Sharing the Same Car

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Experts believe that the days of two-automobile households, or driving alone in a vehicle that you own, are numbered. The future, they say, is all about shared vehicles. As a result, major automakers are investing in car-sharing programs, so they appeal to customers who want to use an automobile but aren’t interested in owning one.

At least 1.9 million consumers are members of car-sharing services in North America, which is more than twice the amount that it was 5 years ago, according to University of California-Berkeley’s Transportation Sustainability Research Center. Unlike rental-car companies, which typically charge by the day, car-sharing services charge by the minute or hour—typically $7–$9 per hour, which includes fuel and insurance.

To join a car-sharing service, you have to provide a valid driver’s license and a credit or debit card and submit to a background check of your driving history. After you’re approved, you use a mobile app to find where one of the service’s vehicles is parked, unlock the vehicle with your membership card and locate the keys inside. Most car-sharing services require at least 30 minutes of advance notice before you pick up a vehicle.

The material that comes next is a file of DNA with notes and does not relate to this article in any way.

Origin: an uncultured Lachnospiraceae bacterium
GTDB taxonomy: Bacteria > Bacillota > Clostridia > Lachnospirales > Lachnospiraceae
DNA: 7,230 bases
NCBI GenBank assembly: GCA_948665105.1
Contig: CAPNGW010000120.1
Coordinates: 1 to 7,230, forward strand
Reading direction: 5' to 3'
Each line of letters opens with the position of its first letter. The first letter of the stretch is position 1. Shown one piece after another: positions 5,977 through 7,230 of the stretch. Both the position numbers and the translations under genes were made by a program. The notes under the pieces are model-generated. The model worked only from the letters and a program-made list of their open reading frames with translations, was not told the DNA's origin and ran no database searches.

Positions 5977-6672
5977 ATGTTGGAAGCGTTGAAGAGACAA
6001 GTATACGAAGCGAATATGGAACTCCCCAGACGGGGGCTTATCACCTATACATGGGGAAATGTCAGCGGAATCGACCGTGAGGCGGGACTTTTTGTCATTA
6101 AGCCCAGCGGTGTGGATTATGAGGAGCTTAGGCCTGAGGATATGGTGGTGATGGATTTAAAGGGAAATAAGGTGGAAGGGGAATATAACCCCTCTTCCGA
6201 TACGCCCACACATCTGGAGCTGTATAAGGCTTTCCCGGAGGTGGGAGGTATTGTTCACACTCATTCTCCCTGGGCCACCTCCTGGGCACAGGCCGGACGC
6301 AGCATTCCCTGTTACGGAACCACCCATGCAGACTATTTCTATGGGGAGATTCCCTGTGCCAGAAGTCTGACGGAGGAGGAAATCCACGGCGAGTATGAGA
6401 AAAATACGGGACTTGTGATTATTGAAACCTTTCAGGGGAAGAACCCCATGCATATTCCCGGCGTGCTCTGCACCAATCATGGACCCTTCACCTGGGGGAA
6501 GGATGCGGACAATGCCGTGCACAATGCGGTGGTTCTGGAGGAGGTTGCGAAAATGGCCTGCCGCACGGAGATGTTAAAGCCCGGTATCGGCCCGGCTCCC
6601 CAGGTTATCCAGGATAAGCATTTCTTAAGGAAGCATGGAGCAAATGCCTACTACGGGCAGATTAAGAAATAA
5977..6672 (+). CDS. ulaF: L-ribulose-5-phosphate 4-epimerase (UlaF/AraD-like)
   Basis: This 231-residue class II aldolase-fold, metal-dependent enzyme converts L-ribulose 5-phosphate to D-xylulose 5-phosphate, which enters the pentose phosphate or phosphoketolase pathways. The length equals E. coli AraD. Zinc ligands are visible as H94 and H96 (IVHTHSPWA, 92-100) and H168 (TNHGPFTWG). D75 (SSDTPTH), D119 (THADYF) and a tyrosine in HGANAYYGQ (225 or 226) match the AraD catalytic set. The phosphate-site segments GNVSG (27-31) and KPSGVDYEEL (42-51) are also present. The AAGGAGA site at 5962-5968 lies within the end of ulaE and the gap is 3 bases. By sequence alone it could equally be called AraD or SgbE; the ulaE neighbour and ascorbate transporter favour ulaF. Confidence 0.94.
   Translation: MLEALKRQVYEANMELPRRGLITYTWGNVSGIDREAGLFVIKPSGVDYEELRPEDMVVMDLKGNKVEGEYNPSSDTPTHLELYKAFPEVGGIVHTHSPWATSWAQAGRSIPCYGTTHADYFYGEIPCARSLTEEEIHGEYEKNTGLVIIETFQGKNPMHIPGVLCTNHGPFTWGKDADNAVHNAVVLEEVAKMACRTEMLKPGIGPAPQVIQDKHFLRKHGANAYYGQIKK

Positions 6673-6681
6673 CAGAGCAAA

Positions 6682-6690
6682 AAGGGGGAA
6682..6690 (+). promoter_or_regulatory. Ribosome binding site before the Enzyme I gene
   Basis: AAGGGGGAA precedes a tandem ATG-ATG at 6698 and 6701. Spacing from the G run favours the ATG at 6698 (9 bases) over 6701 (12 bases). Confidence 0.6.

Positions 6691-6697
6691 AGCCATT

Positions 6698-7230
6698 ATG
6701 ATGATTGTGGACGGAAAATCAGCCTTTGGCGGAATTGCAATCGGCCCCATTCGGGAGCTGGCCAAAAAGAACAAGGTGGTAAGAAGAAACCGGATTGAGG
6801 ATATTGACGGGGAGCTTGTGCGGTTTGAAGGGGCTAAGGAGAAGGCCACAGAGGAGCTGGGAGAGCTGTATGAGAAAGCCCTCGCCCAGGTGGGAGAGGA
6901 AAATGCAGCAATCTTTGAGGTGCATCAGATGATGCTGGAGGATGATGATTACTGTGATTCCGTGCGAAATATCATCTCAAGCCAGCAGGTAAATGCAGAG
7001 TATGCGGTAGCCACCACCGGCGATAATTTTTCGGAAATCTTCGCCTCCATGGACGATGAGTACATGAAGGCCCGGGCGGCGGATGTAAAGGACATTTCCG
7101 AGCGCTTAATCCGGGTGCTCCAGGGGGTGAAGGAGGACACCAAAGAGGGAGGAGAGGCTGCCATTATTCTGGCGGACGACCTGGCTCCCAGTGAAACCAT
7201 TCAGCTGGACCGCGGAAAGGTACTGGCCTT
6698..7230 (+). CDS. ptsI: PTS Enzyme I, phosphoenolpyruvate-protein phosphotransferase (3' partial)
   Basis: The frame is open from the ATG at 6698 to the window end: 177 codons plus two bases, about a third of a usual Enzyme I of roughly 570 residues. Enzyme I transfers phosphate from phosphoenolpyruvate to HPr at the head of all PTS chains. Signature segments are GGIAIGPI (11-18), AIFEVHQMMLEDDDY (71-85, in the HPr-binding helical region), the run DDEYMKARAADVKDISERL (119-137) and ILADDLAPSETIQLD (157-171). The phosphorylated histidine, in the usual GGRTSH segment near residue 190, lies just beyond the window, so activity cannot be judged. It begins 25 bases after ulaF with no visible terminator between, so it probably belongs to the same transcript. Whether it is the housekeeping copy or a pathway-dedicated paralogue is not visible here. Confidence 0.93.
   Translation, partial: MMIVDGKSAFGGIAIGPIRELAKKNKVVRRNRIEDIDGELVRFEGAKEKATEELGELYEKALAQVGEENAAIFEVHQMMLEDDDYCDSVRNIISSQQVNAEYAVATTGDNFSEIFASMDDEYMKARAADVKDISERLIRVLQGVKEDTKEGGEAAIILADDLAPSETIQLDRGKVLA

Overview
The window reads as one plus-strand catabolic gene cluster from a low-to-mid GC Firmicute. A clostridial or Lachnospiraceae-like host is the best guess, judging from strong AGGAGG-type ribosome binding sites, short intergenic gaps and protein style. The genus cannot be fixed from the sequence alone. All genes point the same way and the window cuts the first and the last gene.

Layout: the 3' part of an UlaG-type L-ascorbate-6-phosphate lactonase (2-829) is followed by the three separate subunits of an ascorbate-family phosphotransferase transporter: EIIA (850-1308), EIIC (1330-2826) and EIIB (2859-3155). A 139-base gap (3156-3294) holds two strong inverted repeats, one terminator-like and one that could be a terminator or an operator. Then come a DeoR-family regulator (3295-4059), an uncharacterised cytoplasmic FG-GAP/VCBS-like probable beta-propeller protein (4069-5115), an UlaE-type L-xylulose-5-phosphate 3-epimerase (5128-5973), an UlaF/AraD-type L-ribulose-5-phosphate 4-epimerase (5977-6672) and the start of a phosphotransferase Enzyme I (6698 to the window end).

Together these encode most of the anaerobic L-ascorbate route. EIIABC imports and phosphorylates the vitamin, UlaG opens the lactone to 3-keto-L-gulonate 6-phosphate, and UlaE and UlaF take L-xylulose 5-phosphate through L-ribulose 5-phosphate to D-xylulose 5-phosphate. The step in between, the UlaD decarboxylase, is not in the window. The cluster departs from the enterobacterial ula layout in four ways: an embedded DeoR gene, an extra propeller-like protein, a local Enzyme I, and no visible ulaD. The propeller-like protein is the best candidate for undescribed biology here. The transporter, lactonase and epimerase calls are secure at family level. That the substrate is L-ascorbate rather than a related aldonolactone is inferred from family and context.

In 2008, Daimler, which owns Mercedes-Benz, introduced Car2Go, which now is the largest car-sharing service in the world. Zipcar, which is the largest car-sharing service in the United States, was bought by Avis Budget Group in 2013.

BMW started ReachNow, which is its North American car-sharing service, in 2016 and now has members in New York City; Portland, Oregon; and Seattle. General Motors formed its car-sharing service, Maven, in 2016. Experts say that as a result of automakers investing in car-sharing services, more availability and a broader range of vehicles exist than ever before.